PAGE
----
Heritability of parturition timing: an extended twin design analysis.

Z.A.-F. Kistka, E.A. DeFranco, L. Ligthart, G. Willemsen, J. Plunkett, L.J. Muglia, D.I. Boomsma

Research output: Contribution to JournalArticleAcademicpeer-review

Abstract

Objective: The objective of the study was to assess relative maternal and paternal genetic influences on birth timing. Study Design: Utilizing The Netherlands Twin Registry, we examined the correlation in birth timing of infants born to monozygotic (MZ) twins and their first-degree relatives (dizygotic twins and siblings of twins). Genetic models estimated the relative influence of genetic and common environmental factors through model fitting of additive genetic (A), common environmental (C), individual-specific environmental factors, and combinations thereof. Results: We evaluated birth timing correlation among the infants of 1390 twins and their 644 siblings. The correlation in MZ female twins (r = 0.330) was greater than MZ male twins (r = -0.096). Positive correlation were also found in sister-sister pairs (r = 0.223) but not in brother-brother (r = -0.045) or brother-sister pairs (r = -0.038). The most parsimonious AE model indicated a significant maternal contribution of genetic and individual-specific environmental factors to birth timing, but no paternal heritability was demonstrated. Heritability of birth timing in women was 34%; and the remaining variance (66%) was caused by individual-specific environmental factors. Conclusion: Our data implicate a significant contribution of maternal but not paternal genetic influences on birth timing. © 2008 Mosby, Inc. All rights reserved.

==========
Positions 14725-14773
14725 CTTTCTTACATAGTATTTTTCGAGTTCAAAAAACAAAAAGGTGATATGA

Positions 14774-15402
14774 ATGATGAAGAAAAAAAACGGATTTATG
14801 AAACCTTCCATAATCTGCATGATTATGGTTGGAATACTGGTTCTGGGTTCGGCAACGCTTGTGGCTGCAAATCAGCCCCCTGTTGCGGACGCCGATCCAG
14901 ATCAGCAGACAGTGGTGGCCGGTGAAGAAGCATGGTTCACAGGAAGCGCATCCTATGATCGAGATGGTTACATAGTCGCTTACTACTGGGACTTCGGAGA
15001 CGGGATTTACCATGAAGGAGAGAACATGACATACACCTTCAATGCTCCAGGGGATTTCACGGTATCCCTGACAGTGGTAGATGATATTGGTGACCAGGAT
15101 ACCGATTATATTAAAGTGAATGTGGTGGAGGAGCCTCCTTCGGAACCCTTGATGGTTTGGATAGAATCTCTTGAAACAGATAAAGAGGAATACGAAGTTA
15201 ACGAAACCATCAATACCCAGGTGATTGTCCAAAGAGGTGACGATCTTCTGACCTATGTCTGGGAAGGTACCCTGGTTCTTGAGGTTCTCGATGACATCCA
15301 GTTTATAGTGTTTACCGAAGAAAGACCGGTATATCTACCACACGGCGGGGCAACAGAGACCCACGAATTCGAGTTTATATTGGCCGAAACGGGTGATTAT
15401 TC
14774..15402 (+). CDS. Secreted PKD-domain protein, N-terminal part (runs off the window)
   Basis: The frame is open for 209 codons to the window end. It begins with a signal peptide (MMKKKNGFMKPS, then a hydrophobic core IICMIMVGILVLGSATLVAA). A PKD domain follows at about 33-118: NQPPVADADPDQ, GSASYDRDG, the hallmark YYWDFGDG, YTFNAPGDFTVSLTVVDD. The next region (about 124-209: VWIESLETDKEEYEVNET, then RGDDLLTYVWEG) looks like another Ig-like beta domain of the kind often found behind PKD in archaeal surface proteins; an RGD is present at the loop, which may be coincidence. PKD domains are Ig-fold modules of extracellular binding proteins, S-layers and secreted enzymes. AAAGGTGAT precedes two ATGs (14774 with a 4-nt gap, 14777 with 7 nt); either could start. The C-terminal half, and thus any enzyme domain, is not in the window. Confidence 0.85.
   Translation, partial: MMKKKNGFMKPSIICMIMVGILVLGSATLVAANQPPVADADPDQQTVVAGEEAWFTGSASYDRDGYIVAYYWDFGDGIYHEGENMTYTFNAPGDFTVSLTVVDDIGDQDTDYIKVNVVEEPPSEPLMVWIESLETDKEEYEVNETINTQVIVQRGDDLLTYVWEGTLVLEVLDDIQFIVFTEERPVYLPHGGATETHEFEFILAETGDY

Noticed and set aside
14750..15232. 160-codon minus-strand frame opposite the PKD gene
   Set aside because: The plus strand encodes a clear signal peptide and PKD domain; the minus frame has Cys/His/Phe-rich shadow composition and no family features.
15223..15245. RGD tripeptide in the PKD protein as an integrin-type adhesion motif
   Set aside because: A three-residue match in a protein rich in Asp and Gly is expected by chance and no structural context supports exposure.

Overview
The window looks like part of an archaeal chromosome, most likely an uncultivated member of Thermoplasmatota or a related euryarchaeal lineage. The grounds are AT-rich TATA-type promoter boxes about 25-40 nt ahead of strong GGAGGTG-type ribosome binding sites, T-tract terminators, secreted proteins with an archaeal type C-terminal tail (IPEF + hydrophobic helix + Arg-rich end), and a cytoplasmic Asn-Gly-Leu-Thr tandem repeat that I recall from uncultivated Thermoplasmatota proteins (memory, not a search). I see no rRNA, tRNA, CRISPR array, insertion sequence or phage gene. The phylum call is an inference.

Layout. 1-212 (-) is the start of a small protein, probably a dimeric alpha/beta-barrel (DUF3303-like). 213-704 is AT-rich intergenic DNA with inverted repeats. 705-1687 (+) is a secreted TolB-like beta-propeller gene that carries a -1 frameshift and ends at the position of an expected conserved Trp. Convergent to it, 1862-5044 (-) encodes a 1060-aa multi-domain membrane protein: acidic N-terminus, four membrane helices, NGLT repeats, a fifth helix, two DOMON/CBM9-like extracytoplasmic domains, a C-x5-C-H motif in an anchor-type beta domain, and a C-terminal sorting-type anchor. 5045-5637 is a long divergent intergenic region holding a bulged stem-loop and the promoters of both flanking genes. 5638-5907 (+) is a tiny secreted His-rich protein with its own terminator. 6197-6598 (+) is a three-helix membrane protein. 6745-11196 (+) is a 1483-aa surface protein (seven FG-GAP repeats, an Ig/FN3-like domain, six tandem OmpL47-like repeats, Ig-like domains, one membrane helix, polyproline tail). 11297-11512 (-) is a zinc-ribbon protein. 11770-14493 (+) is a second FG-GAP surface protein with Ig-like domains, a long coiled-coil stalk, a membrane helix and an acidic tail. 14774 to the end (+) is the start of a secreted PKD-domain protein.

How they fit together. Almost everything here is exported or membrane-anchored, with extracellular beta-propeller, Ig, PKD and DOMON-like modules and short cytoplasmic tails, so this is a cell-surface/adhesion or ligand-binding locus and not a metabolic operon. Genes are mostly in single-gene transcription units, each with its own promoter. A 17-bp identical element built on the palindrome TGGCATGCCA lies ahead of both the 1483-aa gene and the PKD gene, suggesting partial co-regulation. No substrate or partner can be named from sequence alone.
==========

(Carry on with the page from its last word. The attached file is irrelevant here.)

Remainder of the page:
Original languageEnglish
Pages (from-to)43.e1-43.e5
JournalAmerican Journal of Obstetrics and Gynecology
Volume199
Issue number1
DOIs
Publication statusPublished - 2008

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